I’d also like to have better support for my pain-free squats tomorrow. When the arches of the feet are flat, our calves are weak (and probably your glutes), but that’s for a different article). This changes the biomechanics of the knee, hip, pelvis, and spine and can lead to overuse injuries (think tears or stress fractures), osteoarthritis, and pain (Raj et al, 2022).

At-Home Tools to Lift that Flat Foot

Our general principle for pain relief here is to strengthen the intrinsic muscles on the inside of the foot and calf while stretching the outside of the foot and calf. The following exercises are designed to strengthen your foot muscles and loosen any tight calf muscle which could be causing your foot pain.

Several things to note before we start:

  • Inversion of the foot means the sole points inward.
  • Eversion means it points outwards.
  • Dorsiflex means the foot moves toward your face
  • Plantar flexed is pointing your toes away from you
  • These are general starting places for reps – if they are easy, go up, if they seem hard, go down to tolerance. 

Tool Time

  • Massage your peroneal muscles with a ball:
    • Start by laying on your side, putting a mid-sized ball between your lower calf, and the floor near your knee.
    • Allow your leg to get heavy, flopping onto the ball, and slowly plantar flex and invert your foot 
    • Move the ball a little closer to your foot, and again plantar flex and invert. 
    • Repeat down the calf until just before the bony bump of your ankle at the bottom.
  • Massage your peroneal muscles by hand:
    • Get out some lotion, and using your own hands, try to massage around and lengthen the muscles in your lateral calf AND lateral foot.
    • No one knows what the sensitive spots need more than you!
    • But remember, more pain isn’t always more gain! Go gently at first. 
  • Strengthen your toe flexor muscles: 
    • Lay somewhere cozy on your back with your legs straight
    • Dorsiflex your ankle and squeeze your toes into flexion like you’re holding a pebble with your foot for 10 seconds
    • Plantar flex your ankle and repeat flexing the toes for 10
    • Invert the pointed ankles and flex the toes for 10
    • Last one, pull just your big toe back toward you while pointing the rest of the foot down for 10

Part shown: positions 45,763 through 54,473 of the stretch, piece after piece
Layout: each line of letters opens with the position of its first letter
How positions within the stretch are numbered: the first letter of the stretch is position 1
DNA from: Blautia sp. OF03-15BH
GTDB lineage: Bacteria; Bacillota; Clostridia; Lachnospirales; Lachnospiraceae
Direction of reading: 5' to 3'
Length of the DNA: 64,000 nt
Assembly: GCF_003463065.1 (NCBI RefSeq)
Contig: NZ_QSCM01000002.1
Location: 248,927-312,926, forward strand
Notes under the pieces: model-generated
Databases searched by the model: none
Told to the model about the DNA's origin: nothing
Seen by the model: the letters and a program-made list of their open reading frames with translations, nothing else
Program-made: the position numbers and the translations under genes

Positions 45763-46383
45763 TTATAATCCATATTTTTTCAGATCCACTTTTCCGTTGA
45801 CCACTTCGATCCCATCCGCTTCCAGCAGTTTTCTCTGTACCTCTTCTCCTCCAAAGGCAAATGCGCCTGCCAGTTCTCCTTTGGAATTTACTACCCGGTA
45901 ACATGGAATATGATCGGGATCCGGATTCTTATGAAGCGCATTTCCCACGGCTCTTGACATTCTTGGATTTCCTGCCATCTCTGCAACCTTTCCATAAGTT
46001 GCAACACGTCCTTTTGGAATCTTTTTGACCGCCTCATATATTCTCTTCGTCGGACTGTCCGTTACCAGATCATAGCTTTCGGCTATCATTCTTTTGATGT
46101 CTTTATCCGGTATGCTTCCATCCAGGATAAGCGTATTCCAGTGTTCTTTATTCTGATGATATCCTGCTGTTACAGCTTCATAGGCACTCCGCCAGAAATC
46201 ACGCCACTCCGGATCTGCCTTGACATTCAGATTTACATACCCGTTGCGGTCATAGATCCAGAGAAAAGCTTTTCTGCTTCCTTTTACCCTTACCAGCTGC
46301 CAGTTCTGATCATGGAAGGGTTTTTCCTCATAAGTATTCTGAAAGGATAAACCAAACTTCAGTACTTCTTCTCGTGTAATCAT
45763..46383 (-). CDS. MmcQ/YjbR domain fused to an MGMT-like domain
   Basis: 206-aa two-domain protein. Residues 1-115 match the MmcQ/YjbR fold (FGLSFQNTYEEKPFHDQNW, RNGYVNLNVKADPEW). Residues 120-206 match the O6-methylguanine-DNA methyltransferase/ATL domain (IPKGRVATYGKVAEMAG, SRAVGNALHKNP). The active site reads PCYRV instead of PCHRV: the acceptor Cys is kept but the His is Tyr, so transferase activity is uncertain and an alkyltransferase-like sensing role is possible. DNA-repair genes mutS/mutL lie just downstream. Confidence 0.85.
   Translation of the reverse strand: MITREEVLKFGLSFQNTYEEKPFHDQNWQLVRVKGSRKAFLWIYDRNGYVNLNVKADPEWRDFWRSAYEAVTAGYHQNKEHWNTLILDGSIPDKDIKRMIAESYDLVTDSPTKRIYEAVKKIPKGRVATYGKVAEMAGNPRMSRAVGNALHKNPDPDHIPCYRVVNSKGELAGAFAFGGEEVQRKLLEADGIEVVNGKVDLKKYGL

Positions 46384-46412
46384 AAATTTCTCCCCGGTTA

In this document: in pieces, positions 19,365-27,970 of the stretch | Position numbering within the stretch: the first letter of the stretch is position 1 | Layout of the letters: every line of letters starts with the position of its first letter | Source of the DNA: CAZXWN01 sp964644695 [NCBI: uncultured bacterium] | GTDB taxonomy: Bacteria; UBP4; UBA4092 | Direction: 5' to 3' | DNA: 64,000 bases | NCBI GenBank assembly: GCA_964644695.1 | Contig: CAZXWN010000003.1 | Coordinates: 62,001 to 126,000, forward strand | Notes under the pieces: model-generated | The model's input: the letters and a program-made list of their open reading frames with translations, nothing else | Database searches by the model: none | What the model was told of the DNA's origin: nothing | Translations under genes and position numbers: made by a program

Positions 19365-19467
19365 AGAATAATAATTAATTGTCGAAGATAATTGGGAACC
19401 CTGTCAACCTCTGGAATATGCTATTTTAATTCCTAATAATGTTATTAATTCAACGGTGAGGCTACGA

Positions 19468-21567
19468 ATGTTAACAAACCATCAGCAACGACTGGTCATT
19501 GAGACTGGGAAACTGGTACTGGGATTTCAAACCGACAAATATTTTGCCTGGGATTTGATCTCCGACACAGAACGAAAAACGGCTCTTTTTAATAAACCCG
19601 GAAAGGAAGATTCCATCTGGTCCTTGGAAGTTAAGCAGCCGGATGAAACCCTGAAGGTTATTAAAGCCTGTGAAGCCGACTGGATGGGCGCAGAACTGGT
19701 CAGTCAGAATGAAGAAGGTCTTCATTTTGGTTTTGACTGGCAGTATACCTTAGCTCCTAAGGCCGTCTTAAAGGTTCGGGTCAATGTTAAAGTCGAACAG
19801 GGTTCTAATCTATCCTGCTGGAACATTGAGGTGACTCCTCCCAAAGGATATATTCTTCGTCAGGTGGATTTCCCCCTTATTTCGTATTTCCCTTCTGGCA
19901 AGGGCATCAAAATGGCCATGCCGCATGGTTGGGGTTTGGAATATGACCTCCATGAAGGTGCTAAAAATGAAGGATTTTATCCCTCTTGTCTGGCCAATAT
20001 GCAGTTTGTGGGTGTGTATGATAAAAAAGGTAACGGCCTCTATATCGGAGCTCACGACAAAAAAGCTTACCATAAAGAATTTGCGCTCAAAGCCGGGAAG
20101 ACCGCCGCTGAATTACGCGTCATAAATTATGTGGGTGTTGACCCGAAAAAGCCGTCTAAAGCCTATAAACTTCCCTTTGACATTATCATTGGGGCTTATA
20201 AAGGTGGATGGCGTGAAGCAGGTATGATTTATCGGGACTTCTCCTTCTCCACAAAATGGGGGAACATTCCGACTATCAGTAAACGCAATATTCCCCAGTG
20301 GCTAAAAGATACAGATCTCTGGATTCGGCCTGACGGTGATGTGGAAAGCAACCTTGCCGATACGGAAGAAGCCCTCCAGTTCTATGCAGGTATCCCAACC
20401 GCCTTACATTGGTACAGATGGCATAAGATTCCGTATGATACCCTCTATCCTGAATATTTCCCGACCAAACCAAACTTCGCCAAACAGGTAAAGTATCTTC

• Repeat 3x
    • If you cramp up, this is the exercise that you especially need! But shorten the time to just before you cramp up
  • Strengthen your posterior tibialis using a band:
    • Start by sitting in a figure-four position in a chair
    • Take a lightweight band (like a Thera-Band or something) and wrap it around the foot that is on the ground - this will be your anchor- your right foot. 
    • Take the band and then wrap it around the midfoot of the other foot - your left foot that is crossed near your right knee.
    • The band should try to pull your foot towards the floor and into eversion
    • Allow your foot to be pulled toward the floor in a controlled fashion, and then invert  your foot against the band and hold at your end range for one second, evert your foot back down all the way– that's one rep
    • Do this in varying degrees of plantar flexion 10 times per foot.

In our upcoming articles, we will dive into other common foot types, but now you know why those arches fall flat and what you can do to lift them. Give these exercises a try, and tell us how they worked for you!

References:

  1. Pes Planus. Physiopedia. (2023). Retrieved March 5, 2023, from https://www.physio-pedia.com/Pes_Planus
  2. Raj MA, Tafti D, Kiel J. Pes Planus. [Updated 2022 Sep 7]. In: StatPearls [Internet]. Treasure Island (FL): StatPearls Publishing; 2022 Jan-. Available from: https://www.ncbi.nlm.nih.gov/books/NBK430802/
  3. Yang, Z., Liu, F., Cui, L., Liu, H., Zuo, J., Liu, L., & Li, S. (2020). Adult rigid flatfoot: Triple arthrodesis and osteotomy. Medicine, 99(7), e18826. https://doi.org/10.1097/MD.0000000000018826
  4. Pita-Fernandez, S., Gonzalez-Martin, C., Alonso-Tajes, F., Seoane-Pillado, T., Pertega-Diaz, S., Perez-Garcia, S., Seijo-Bestilleiro, R., & Balboa-Barreiro, V. (2017). Flat Foot in a Random Population and its Impact on Quality of Life and Functionality. Journal of clinical and diagnostic research : JCDR, 11(4), LC22–LC27. https://doi.org/10.7860/JCDR/2017/24362.9697
  5. Lakstein, D., Fridman, T., Ziv, Y. B., & Kosashvili, Y. (2010). Prevalence of anterior knee pain and pes planus in Israel defense force recruits. Military medicine, 175(11), 855–857. https://doi.org/10.7205/milmed-d-09-00145